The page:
More than 263 million children and youth around the world are out of school, while more than 250 million children who are in classrooms cannot read and write, unequipped with necessary skills to succeed in school and in life.
These are not numbers. They are young people, our sisters and brothers, sons and daughters. As a result of their circumstance and the barriers that prevent them from accessing inclusive and equitable quality educational opportunities, their hopes are diminished and dreams a distant reality.
World Leaders Mobilize For Global Education Opportunity
In an effort to provide them a better and brighter future, Prime Minister Erna Solberg of Norway, President Michelle Bachelet of Chile, President Joko Widodo of Indonesia, President Peter Mutharika of Malawi, and Director-General of UNESCO Irina Bokova co-convened The International Commission on Financing Global Education Opportunity. Launched at the Oslo Summit on Financing Education for Development in 2015, the organization aims to inspire global action and investment in education.
Chaired by United Nations Special Envoy for Global Education, Gordon Brown and led by a group of esteemed leaders who are advised by expert panels on youth, technology, finance, and health, and an all-star secretariat, The Commission is doing just that, engaging a network of 30 research institutions, over 300 partners in more than 100 countries, and countless members of civil society.
Progress Made and Yet to Be Had
As a result of The Commission's activism, commitments to the education of young people, especially the marginalized and most vulnerable, have already been made. During the World Bank's spring meetings in Washington D.C., the World Bank pledged US $2.5 billion over five years to benefit adolescent girls worldwide, an initiative in partnership with Michael Obama and USAID's Let Girls Learn. UNICEF and the World Bank also established an alliance to promote early childhood education and development.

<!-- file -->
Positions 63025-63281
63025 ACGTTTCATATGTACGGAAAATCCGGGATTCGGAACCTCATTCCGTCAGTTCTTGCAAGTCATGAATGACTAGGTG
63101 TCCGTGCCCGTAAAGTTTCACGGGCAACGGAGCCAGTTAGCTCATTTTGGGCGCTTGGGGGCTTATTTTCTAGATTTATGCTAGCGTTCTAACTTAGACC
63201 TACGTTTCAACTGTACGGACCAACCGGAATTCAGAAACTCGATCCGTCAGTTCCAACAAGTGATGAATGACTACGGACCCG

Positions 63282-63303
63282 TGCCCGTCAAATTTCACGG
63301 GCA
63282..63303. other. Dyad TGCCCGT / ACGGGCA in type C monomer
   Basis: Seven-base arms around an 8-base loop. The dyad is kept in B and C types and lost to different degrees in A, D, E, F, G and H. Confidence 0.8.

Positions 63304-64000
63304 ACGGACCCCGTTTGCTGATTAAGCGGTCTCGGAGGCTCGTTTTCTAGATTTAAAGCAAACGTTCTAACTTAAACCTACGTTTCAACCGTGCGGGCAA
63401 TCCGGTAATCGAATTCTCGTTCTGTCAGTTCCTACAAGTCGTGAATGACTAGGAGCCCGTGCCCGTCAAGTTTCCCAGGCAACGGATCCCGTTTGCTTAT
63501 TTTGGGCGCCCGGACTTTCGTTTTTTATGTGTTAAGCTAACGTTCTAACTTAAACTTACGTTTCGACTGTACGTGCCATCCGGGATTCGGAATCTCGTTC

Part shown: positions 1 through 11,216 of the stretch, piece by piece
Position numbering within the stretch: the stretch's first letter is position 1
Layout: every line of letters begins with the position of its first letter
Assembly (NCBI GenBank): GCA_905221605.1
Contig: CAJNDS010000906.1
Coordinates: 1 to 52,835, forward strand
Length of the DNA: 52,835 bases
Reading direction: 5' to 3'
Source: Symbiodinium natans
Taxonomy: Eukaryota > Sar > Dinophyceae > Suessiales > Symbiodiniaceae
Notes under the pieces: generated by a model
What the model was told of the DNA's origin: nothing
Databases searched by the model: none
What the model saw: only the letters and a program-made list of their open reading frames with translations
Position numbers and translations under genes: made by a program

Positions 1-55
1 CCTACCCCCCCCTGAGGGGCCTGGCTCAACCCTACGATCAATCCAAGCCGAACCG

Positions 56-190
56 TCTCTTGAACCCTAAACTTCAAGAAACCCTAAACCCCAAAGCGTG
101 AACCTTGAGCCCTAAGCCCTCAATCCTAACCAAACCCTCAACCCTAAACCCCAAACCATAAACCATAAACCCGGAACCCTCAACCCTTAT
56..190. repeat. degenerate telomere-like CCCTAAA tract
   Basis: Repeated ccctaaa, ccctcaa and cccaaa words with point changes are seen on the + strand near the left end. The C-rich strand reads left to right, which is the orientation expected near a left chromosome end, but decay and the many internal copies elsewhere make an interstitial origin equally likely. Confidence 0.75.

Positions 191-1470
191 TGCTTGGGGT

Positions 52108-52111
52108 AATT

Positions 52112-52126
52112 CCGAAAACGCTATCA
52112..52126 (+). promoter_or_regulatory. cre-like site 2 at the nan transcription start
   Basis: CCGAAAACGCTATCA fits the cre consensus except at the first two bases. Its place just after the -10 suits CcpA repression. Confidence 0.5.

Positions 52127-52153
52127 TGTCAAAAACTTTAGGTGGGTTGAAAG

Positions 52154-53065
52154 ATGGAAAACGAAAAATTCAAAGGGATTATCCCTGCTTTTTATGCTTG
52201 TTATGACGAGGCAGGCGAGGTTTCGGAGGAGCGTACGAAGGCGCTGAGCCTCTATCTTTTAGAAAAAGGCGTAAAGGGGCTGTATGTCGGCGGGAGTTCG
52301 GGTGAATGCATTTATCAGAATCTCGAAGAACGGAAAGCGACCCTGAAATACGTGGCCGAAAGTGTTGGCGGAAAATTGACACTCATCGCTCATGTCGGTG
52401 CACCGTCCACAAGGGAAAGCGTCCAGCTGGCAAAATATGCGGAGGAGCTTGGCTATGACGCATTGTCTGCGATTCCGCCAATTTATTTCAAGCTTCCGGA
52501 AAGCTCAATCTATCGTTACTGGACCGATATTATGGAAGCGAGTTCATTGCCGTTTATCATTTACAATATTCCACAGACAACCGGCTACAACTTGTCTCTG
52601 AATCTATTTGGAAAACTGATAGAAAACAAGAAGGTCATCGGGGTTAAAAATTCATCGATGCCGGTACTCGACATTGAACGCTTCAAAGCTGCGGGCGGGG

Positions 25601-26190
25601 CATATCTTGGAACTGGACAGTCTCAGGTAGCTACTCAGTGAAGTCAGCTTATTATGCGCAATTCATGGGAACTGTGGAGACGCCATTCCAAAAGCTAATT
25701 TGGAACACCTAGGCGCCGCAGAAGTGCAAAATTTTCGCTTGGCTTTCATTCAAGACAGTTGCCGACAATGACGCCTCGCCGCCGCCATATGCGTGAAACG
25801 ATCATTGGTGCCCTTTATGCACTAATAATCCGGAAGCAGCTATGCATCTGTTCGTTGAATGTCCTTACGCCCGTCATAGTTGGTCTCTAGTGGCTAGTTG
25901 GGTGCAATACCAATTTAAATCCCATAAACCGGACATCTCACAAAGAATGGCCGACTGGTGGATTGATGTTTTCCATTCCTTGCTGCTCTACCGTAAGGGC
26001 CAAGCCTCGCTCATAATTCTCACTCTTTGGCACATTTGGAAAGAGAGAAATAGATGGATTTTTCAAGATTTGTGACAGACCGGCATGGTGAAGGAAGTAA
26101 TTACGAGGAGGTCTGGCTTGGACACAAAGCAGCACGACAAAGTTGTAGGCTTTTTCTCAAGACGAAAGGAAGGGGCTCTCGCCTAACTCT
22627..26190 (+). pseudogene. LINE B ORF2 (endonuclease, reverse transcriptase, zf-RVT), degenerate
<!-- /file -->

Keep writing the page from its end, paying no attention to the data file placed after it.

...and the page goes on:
Furthermore, the Education Cannot Wait Fund, which was announced at the World Humanitarian Summit in Istanbul in May, received an initial endowment of US $100 million from businesses to provide education to children and youth affected by emergencies and conflicts.
Although much has been done, much more needs to be done to close a multi-billion dollar annual gap to ensure that our sisters and brothers, sons and daughters, most who are living in low- and lower-middle income countries, poverty, conflict, and at the margins of society will learn and thrive.
Launching A Learning Generation at the United Nations
Joined by presidents, prime ministers, nobel laureates, leaders of industry, academics, artists, teachers, technologists, students, and social entrepreneurs, The Commission will gather at the United Nations on Sunday, September 18th, 2016 to present United Nations Secretary General Ban Ki-Moon and the co-conveners with a report and agenda for action to realize A Learning Generation.
This event is a culmination of a year of global consultations and continuation of activations to mobilize capital to achieve universal education, enshrined in Sustainable Development Goal 4.
Join The Education Commission on Sunday, September 18th, 2016 in New York at the United Nations. If you are unable to join in person, join online via Facebook Live and on Twitter. Use #LearningGeneration to interact with the global digital community.
Benedict Joson is a member of the Youth Panel of The International Commission on Financing Global Education Opportunity
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